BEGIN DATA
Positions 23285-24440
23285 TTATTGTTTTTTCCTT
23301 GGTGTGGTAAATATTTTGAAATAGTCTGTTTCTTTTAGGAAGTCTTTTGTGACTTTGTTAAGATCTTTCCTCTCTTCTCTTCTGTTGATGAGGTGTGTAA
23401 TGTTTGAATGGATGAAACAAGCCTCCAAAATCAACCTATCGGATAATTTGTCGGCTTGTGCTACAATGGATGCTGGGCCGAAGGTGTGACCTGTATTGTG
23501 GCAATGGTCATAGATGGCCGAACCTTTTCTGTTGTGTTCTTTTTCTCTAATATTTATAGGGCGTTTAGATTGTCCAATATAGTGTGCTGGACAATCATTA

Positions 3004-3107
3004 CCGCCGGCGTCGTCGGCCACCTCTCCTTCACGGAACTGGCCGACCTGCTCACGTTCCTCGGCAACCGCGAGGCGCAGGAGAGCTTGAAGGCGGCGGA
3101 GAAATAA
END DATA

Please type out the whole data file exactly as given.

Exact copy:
Positions 23285-24440
23285 TTATTGTTTTTTCCTT
23301 GGTGTGGTAAATATTTTGAAATAGTCTGTTTCTTTTAGGAAGTCTTTTGTGACTTTGTTAAGATCTTTCCTCTCTTCTCTTCTGTTGATGAGGTGTGTAA
23401 TGTTTGAATGGATGAAACAAGCCTCCAAAATCAACCTATCGGATAATTTGTCGGCTTGTGCTACAATGGATGCTGGGCCGAAGGTGTGACCTGTATTGTG
23501 GCAATGGTCATAGATGGCCGAACCTTTTCTGTTGTGTTCTTTTTCTCTAATATTTATAGGGCGTTTAGATTGTCCAATATAGTGTGCTGGACAATCATTA

Positions 3004-3107
3004 CCGCCGGCGTCGTCGGCCACCTCTCCTTCACGGAACTGGCCGACCTGCTCACGTTCCTCGGCAACCGCGAGGCGCAGGAGAGCTTGAAGGCGGCGGA
3101 GAAATAA